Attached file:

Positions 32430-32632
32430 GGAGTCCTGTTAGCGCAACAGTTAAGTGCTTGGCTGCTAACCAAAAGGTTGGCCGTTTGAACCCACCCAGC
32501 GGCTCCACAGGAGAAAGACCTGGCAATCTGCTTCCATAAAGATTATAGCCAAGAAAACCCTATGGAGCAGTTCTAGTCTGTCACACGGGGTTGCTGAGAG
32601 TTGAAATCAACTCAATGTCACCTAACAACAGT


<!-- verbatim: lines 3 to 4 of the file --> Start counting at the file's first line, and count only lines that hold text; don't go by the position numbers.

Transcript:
32501 GGCTCCACAGGAGAAAGACCTGGCAATCTGCTTCCATAAAGATTATAGCCAAGAAAACCCTATGGAGCAGTTCTAGTCTGTCACACGGGGTTGCTGAGAG
32601 TTGAAATCAACTCAATGTCACCTAACAACAGT